Definition of cracknel in English:


Pronunciation /ˈkraknəl/ /ˈkræknəl/


  • 1A light, crisp, savory biscuit.

    ‘The boiling and frying technique remained in use in the Middle Ages for making cracknels, which were small, crisp, sweet biscuits.’
    • ‘Round cracknels were given to festival participants.’
    • ‘Reginald stared dismally at the biscuit-tin, which now presented an unattractive array of rejected cracknels.’
    • ‘Suddenly Rudolf, his mouth blocked up with cracknels, took out a stamp album from under his jacket, and spread it before me.’
    • ‘Visible everywhere since they are sold by street vendors are the cracknels, often dusted with coarse salt or poppy-seeds.’
    • ‘And take with thee ten loaves, and cracknels, and a cruse of honey, and go to him.’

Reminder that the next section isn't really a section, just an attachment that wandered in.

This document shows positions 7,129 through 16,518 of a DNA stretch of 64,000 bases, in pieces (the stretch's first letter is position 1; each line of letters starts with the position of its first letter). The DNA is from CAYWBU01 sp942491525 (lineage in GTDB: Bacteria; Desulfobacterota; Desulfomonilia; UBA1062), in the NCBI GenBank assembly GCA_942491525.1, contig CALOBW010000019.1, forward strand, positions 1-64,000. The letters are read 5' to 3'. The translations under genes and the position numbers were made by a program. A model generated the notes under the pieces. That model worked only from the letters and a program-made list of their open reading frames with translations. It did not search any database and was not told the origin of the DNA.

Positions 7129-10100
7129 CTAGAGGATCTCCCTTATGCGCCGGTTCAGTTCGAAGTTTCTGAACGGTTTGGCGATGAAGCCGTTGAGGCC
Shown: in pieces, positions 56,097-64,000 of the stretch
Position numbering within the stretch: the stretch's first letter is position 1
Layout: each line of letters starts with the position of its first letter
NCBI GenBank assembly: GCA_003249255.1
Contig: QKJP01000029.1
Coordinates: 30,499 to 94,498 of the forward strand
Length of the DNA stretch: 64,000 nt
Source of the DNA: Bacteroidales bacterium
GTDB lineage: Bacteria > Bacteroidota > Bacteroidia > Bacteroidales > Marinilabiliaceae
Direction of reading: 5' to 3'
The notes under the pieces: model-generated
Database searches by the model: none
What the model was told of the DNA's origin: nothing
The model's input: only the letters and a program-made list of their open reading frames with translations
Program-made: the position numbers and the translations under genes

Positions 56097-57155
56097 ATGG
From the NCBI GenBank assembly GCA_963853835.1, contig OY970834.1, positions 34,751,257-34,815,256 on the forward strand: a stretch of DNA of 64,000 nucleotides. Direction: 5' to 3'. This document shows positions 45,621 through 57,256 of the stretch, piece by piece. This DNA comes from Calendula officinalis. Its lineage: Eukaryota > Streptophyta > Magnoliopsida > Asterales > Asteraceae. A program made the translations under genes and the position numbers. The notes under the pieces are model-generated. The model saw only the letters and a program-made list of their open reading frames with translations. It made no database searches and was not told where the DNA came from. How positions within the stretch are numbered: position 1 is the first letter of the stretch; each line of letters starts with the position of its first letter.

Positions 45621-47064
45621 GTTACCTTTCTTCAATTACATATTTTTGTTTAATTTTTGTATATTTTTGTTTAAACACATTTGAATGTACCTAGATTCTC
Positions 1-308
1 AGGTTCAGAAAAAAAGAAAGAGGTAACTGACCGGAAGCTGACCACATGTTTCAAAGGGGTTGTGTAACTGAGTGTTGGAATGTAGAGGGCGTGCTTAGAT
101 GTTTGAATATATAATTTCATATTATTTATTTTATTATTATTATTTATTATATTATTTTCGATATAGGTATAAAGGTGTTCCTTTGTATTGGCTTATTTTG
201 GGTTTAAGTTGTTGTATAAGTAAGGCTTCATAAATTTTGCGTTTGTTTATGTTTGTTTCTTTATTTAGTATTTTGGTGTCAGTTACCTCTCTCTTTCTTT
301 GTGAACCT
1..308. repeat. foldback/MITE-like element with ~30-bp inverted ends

• ‘Primarily, the cracknel was oval and was produced in three basic types: solo, with salt, or with poppy-seed.’
    • ‘The mouth of Francis felt dry inside, just as if he had been eating cracknels, he explained afterwards.’
    • ‘Among the latest achievements of the Committee are the kosher cracknels made for export.’
    • ‘Dip the pieces of cracknel in milk, spread sesame on them and place them on a baking pan.’
  • 2Small pieces of crackling.


Late Middle English alteration of Old French craquelin, from Middle Dutch krākelinc, from krāken ‘to crack’.